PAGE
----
Bladder cancer is the most frequently occurring tumour of the urinary system.  Although many early bladder cancers are readily treatable with transurethral resection of bladder tumour (TURBT) it remains one of the most costly cancers to manage on a per patient basis because of its high prevalence, high recurrence rate, need for adjuvant treatments and the requirement for long-term cystoscopic surveillance. The total cost of treatment and 5-year follow-up of patients with Non Muscle Invasive Bladder Cancer (NMIBC) diagnosed during 2001–02 in the United Kingdom was £64 million.  From a patient perspective, there often are considerable anxieties about recurrences, surgery and progression requiring additional therapies with potential mortality and long term morbidity (e.g. radical surgery).  More efficient management strategies to reduce NMIBC recurrence and hence decrease both the burden to patients and costs to the NHS are urgently needed.

PHOTO was a multicentre randomised controlled phase III trial funded by the NIHR HTA Programme.

The PHOTO trial sought to determine the efficacy of using photo-dynamic diagnosis (PDD) guided by a fluorescent tumour marker under blue light, instead of conventional white light, for TURBT in intermediate and high risk non-muscle invasive bladder cancer, and whether its implementation was worthwhile for the NHS.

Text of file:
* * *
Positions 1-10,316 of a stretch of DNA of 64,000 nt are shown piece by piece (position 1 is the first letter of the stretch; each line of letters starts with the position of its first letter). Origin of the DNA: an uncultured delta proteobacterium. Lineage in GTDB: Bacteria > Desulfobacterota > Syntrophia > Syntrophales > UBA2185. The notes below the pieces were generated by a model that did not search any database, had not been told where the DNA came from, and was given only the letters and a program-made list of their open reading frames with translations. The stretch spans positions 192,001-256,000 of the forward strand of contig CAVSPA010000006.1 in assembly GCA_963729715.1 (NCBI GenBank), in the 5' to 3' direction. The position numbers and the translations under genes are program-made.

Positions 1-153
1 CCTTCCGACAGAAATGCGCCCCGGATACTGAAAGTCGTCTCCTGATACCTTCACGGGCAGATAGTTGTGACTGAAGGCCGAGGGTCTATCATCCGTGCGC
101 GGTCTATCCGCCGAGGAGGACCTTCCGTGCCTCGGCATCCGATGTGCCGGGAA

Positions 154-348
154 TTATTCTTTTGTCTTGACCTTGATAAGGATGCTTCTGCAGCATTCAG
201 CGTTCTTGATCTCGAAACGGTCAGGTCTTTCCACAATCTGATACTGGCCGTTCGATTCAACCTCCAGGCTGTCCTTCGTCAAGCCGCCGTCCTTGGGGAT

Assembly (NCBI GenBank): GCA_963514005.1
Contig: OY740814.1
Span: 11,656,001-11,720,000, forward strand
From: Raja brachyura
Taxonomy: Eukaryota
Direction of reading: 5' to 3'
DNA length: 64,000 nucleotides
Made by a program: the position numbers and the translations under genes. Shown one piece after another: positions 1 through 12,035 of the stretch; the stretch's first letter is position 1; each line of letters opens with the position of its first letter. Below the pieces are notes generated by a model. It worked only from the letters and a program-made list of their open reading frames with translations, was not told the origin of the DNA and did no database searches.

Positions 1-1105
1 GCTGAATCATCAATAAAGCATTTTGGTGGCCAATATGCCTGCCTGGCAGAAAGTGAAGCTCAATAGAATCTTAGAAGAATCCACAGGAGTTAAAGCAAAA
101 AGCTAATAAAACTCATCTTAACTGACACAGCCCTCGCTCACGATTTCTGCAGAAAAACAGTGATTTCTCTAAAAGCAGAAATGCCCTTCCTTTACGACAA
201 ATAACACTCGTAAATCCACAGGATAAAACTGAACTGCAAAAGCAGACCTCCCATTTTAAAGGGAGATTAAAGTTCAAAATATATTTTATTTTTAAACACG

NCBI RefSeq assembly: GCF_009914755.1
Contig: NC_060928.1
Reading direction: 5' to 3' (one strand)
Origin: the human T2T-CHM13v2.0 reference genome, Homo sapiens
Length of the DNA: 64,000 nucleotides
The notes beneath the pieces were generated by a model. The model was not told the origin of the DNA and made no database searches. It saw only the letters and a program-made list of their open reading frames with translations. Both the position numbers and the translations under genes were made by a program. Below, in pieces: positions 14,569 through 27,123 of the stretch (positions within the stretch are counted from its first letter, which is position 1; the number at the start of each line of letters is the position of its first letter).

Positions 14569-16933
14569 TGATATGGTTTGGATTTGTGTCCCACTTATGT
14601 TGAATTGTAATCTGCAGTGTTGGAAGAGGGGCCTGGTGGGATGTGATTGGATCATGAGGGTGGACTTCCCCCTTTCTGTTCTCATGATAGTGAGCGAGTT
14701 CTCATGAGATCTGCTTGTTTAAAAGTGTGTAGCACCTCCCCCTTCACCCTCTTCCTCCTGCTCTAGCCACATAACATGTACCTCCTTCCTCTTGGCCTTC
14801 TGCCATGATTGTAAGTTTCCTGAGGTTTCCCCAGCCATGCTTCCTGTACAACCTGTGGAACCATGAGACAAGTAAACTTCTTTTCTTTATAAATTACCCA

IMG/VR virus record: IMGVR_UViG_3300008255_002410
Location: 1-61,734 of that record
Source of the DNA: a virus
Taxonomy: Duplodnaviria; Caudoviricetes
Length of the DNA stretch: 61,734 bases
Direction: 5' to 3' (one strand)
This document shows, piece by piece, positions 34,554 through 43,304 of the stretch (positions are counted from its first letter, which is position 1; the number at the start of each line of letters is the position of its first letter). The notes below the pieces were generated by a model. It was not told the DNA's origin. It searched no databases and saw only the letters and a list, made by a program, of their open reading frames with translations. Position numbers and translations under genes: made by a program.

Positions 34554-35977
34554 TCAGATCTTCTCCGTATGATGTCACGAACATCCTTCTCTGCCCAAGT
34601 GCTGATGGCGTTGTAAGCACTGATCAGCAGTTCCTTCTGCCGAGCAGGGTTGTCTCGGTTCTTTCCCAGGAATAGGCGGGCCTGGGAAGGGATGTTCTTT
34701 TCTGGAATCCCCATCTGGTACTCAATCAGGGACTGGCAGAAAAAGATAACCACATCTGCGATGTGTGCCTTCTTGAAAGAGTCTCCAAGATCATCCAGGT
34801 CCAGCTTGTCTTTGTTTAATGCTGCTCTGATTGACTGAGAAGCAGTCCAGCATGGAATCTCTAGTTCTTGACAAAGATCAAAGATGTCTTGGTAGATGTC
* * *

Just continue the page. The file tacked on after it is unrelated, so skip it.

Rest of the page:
The primary clinical outcome was time to recurrence, for each of the two treatment strategies, with a principal point of interest at 3 years.

In total, 538 participants were enrolled from 22 participating UK hospital sites.  After a median of 44 months follow-up, 86 of 209 in the PDD group and 84 of 217 in the WL had recurrences.  The hazard radio for recurrence was 0.94 (95% CI 0.69 to 1.28, p=0.70).  PDD guided TURBT was more costly than WL directed TURBT over a 3 year follow-up, with no evidence in difference in quality adjusted life years.  The study concluded that PDD-guided TURBT did not reduce recurrence rates and was not cost-effective compared with WL-guided TURBT at 3 years. 

The PHOTO trial was funded by the NIHR HTA programme (11/142/02) and was led by Professor Rakesh Heer who was based at the University of Newcastle.  The trial was managed by CHaRT in collaboration with the Institute of Cancer Research Clinical Trials Unit. 





Tandogdu Z, Lewis R, Duncan A, et al. Photodynamic versus white light-guided treatment of non-muscle invasive bladder cancer: a study protocol for a randomised trial of clinical and cost effectiveness. BMJ Open 2019;9:e022268. doi:10.1136/bmjopen-2018-022268

Heer R, Lewis R, Duncan A, Penegar S, Vadiveloo T, Clark E, et al. Photodynamic versus white-light-guided resection of first-diagnosis non-muscle-invasive bladder cancer: PHOTO RCT. Health Technol Assess 2022;26(40)

Heer R, Lewis R, Vadiveloo T, et al. A Randomized Trial of PHOTOdynamic Surgery in Non–Muscle-Invasive Bladder Cancer. NEJM Evid 2022; 1 (10).  DOI: 10.1056/EVIDoa2200092

Yu G, Rice S, Heer R, et al.  Photodynamic Diagnosis-guided Transurethral Resection of Bladder Tumour in Participants with a First Suspected Diagnosis of Intermediate- or High-risk Non–muscle-invasive Bladder Cancer: Cost-effectiveness Analysis Alongside a Randomised Controlled Trial. European Urology Open Science, Volume 53, 2023, Pages 67-77.